Four things that would improve the Affordable Care Act

After reflection on the first year of health care reform, and the conclusion of the first enrollment period, 4 aspects could make the program work even better.

The fate of the Affordable Care Act (ACA) will be the big issue in the upcoming mid-term congressional elections, with Republicans and their allies continuing to press for repeal, believing that it is a winning issue with voters (or at least the base voters who lean Republican). Opinion polls are not as clear-cut, though. Although more Americans continue to have a less favorable than more favorable view of the law, most oppose outright repeal.

But no matter what the politicians say in the election, the ACA is here to stay, at least as long as President Obama is in the White House and probably much longer than that. Although we don't have the final enrollment numbers from October 2013 through the first 3 months of 2014, when the first open-enrollment period for the marketplace plans created by the ACA ended, it is likely that total enrollment as of April 15 will fall between 15 and 18 million people, nearly 8 million in the marketplace plans, another 5 to 7 million in Medicaid, and between 1.6 and 3 million young adults on their parents' plans.

Because of the ACA, tens of millions more Americans have no lifetime or annual limits on coverage, and seniors enrolled in Medicare have better coverage of prescription drugs and preventive services. No one, regardless of health status, can be turned down or charged more by insurers. These enrollment numbers will likely increase over the next several months and years as more states decide to expand their Medicaid programs and as the next wave of marketplace enrollment occurs in fall 2014.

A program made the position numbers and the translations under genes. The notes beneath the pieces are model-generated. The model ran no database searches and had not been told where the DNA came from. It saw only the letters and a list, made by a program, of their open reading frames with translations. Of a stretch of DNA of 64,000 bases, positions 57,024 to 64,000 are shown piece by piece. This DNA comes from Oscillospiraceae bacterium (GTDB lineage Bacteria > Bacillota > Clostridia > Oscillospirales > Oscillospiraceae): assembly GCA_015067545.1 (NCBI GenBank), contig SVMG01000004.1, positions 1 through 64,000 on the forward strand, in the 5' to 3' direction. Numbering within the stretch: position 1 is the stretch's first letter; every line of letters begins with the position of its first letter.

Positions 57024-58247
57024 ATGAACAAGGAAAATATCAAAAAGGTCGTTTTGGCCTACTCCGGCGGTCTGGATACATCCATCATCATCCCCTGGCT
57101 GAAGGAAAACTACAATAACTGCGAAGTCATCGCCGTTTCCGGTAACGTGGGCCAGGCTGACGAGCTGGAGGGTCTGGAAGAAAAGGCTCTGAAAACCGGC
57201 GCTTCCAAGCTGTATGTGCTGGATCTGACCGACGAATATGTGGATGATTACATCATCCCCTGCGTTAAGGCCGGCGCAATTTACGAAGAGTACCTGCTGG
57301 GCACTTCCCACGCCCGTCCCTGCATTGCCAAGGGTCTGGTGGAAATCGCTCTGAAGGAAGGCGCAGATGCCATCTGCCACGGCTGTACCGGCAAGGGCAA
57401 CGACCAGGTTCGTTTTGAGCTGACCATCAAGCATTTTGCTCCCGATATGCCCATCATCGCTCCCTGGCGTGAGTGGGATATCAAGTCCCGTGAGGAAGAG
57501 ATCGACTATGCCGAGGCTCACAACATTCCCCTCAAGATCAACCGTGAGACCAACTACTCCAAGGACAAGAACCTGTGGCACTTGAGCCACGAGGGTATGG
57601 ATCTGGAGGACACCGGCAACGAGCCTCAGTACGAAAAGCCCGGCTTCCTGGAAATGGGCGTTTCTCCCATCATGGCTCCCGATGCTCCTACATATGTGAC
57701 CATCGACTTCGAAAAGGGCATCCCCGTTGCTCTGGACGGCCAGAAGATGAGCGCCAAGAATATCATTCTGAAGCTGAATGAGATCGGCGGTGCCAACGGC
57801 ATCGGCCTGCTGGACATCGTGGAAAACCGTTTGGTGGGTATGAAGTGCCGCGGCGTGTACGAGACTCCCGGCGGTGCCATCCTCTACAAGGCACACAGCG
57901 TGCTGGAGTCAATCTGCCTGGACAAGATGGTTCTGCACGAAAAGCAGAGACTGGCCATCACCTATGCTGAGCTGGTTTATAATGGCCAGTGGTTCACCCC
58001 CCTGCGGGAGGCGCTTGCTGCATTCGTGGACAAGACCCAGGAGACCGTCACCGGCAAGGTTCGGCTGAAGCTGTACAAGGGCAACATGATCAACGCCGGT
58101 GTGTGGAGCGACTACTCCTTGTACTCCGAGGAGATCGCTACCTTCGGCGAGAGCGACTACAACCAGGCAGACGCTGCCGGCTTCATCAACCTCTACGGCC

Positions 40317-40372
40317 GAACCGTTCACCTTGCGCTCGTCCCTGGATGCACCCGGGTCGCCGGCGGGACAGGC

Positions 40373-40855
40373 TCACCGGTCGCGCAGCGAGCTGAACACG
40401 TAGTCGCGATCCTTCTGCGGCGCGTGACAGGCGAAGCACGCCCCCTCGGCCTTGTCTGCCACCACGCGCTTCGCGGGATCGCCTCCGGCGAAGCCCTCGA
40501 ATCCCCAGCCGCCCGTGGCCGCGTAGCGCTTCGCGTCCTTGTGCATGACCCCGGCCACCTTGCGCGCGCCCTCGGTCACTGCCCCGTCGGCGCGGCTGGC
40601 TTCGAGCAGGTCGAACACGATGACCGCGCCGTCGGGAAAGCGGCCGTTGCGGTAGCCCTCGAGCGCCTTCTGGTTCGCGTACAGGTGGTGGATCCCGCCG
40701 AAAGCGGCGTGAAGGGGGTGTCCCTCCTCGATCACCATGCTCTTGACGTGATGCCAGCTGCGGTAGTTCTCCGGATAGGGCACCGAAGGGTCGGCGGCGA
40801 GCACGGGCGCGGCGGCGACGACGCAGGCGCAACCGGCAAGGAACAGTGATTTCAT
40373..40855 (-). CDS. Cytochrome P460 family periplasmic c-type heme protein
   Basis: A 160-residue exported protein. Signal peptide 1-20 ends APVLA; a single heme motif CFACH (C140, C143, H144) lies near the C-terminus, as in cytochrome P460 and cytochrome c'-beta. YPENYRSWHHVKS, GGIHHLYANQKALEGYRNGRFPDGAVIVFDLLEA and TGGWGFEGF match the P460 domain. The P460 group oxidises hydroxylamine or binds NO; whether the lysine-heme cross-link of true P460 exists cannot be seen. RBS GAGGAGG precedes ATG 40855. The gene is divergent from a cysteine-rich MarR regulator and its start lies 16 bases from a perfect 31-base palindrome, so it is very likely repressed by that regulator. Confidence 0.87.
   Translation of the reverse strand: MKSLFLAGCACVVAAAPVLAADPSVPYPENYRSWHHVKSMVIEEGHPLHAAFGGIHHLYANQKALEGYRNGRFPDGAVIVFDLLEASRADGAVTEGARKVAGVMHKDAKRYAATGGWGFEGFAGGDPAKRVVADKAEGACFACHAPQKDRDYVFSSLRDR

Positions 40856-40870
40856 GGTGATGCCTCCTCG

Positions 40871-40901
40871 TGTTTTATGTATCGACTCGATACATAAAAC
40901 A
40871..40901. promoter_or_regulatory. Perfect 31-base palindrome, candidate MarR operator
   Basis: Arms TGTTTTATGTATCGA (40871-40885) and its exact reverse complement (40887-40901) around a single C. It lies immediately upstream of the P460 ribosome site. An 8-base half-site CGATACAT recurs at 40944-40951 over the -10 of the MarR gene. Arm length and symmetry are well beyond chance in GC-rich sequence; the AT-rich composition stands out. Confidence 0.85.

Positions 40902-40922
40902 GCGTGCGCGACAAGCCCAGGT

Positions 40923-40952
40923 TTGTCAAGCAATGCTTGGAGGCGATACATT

Politicians, regardless of their political leanings, can count. As more voters benefit from the ACA, I see no scenario where Congress will reverse course, even if the Republicans take control of the Senate next year. (And, of course, President Obama would veto any major changes to the ACA.) At some point in the future, but unfortunately not for another election cycle or two, I believe that our politics will shift to a new normal, where the ACA is accepted by both political parties (like Medicare, which itself was initially very controversial, is today), and the debate will shift to how to revise it, not repeal and replace it. I doubt that will happen until the next presidential election in 2016, though.

In the meantime, 4 things could be done to make the ACA better, learning from the experiences, good and bad, in this first year of enrollment.

First, make the enrollment portals work better. The federal enrollment portal,, is obviously working much better than it did a few months ago, but it is still a work in progress. And several states running their own marketplaces, including Maryland, Oregon, and Massachusetts, continue to struggle with enrollment software that is minimally working (or in the case of Oregon, not working at all). These all need to be improved by Nov. 1 of this year, when the next enrollment period begins.